March 7, 2010

Reviewing a five-month-old Springsteen show.

My friend Rob Turbovsky, one of the funniest men I know and owner of this moderately neato Twitter account, gave me a truly magical gift last week. No, it wasn't a reach-around! It was a bootleg of Bruce Springsteen's November 8th show at Madison Square Garden.

Now, I saw Bruce six times on this same tour, so in theory, this doesn't seem like that great a present. But by all accounts, including my own, this was one of the best shows he and the E Street Band have ever performed.

For you see, this was The River show. For the first time, Springsteen played this epic double album in its entirety. And that ended up being as awesome as it sounds. Join me, if you will, as I review this show I never saw, five months after it happened...

First off, the bad. As expected, there wasn't much to criticize, but it wasn't 100% perfect. Bruce mangled his first solo verse on "Hungry Heart," "Wrecking Ball" might have carried some significance at the now-exploded Meadowlands but it's subpar as a general show-opener, "Waitin' On A Sunny Day" has quietly sucked since...well, since it was first played, and "I'm A Rocker," one of my favorite Springsteen guilty pleasures, sounded pretty awful.

But that's being very, very nitpicky. In general, the show was unspeakably tremendous. Bruce brought so much passion to "Fade Away" and "Drive All Night," two of the best "serious songs" on the album. Songs like "Independence Day" and "Stolen Car," not usually something you'd request to hear live, carried the same gravitas that you heard on the album 30 years ago. And while "Ramrod" wasn't as good as this classic version... didn't matter. Like all passionate Bruce fans, I do my fair share of complaining about Springsteen, but bashing this version feels like dismissing Cinderella Man because it inadequately compares to Rocky and Raging Bull. It might be a worse "movie that prominently features boxing" but it's still a minor masterpiece in its own right, and you're only hurting yourself if you demean it with an off-base assumption.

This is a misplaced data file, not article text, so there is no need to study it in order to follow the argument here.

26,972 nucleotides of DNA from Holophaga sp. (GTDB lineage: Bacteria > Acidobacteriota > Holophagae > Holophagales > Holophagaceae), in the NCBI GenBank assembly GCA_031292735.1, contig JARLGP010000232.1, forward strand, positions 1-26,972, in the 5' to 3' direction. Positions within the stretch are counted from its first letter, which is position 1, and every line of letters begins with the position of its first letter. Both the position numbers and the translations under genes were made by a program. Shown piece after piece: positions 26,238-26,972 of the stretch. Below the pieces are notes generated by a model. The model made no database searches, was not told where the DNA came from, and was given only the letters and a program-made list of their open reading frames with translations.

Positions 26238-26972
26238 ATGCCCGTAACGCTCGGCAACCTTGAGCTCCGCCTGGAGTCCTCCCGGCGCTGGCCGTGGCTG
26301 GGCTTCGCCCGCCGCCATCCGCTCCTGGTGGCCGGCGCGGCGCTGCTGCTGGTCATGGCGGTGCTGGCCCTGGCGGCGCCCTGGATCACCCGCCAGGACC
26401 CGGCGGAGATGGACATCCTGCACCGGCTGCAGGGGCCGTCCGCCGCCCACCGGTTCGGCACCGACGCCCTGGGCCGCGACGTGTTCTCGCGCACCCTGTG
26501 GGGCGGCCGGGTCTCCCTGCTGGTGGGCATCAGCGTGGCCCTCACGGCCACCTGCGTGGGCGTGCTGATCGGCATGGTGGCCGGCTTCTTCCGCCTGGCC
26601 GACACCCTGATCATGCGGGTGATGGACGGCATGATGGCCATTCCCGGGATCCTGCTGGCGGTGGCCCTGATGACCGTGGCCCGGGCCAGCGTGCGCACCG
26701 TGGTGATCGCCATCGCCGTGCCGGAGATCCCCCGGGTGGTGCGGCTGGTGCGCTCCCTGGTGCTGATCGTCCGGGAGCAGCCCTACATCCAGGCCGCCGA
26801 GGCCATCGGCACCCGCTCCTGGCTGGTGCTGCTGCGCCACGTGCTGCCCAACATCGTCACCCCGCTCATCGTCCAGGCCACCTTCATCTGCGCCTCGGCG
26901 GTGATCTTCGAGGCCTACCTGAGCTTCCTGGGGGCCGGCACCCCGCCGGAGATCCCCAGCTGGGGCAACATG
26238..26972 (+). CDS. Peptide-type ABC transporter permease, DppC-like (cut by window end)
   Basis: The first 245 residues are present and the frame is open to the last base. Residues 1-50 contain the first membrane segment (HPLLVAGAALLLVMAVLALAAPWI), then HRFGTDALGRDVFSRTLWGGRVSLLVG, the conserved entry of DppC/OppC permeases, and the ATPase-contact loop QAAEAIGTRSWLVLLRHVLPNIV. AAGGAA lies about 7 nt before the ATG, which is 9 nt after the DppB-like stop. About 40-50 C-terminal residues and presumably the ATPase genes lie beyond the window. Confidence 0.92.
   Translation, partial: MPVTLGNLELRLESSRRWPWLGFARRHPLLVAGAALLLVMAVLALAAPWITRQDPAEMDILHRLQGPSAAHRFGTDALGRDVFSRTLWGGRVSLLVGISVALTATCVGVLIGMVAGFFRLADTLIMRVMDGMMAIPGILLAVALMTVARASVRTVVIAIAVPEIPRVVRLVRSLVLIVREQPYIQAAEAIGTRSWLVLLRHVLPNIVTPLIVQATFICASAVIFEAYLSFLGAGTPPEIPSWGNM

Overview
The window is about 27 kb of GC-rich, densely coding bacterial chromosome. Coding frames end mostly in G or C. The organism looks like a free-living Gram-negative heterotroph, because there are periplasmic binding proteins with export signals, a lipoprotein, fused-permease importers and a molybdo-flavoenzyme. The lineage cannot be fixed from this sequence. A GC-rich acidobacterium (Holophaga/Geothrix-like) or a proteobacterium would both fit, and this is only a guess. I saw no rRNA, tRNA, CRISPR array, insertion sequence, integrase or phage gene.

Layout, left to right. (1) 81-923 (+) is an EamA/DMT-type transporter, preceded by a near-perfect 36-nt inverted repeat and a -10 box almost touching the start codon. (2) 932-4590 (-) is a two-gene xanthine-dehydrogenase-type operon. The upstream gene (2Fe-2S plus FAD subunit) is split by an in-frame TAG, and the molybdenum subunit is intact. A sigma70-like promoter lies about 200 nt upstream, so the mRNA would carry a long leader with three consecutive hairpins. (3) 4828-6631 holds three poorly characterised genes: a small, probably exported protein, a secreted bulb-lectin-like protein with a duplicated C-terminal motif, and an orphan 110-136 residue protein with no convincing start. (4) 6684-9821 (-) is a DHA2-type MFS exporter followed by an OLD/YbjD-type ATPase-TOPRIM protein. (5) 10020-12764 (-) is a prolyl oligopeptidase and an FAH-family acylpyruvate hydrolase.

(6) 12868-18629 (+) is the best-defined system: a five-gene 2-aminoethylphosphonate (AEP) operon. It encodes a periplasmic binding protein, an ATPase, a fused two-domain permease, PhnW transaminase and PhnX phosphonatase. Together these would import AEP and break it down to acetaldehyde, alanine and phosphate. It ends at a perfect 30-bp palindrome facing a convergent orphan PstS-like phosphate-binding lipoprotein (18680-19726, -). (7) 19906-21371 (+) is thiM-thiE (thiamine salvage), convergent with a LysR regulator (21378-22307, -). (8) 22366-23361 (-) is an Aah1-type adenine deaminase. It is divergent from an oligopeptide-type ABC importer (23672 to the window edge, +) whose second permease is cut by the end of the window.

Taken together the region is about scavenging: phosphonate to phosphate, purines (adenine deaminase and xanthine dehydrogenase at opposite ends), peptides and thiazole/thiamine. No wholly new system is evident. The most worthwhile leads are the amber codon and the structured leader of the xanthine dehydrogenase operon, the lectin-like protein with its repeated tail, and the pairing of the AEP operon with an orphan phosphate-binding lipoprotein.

You also got "The Ties That Bind" (also heard by yours truly at the far-shittier Philly II show in April), which is an underrated song that I can't believe never picked up traction as a single. "Crush On You" was another gem from the evening; it gets a lot of shit, but I think Bruce was right when he called it a "a hidden masterpiece." Not every song needs to have a deeper meaning or eloquent lyrics piled on top of each other. Sometimes its fun just to rock out. And let's not forget the always-appreciated "Atlantic City" that followed up the River part of the show. The full band version is always a treat, less despair-y than the one on Nebraska but still sounding so fucking good:

What I love more than anything, though, are his latest cover choices. I heard "Seven Nights to Rock" at Boston II several months ago, but they rocked it twice as hard at MSG. "Sweet Soul Music" is three minutes and thirty seconds of pure joy, even though Springsteen couldn't come up with interesting ad-libs for the "Spotlight on the Big Man/Little Steven" parts. "Can't Help Falling in Love" is a nice quick little curveball, nothing I need but certainly not anything to disregard.

And "Higher and Higher," while possibly perfected the night before with a guest appearance from Elvis Costello, is such a terrific show-closer. Bruce is a genius at finding the perfect song to stretch to the max, turning two-minute-and-forty-nine-seconds of soul single into an almost ten-minute orgasm of musical pleasure, with the song being pushed to the limit and Springsteen demanding that the band pile on until they almost collapse.

All in all, it was three hours of excellence. Plus, the bootleg sounded amazing, maybe even better than the stuff from Live/1975-85. I don't know how that's possible, unless the recorder was up Garry Tallent's butt, but I'm not complaining.

I felt like an idiot in November for not taking a bus to New York and blowing $200 bucks on this show, especially after I heard the glowing reviews, but having this unexpected masterpiece dropped in my lap makes me feel a lot better about it. I've heard the band is taking at least a year off, which is understandable when you think how how hard they've been pushing themselves. But knowing that they were basically at their peak when the tour ended, specifically in this unbelievable show, I hope they decide to come back in full force afterwards. And if they decide to play full albums a few more times, I certainly won't complain.

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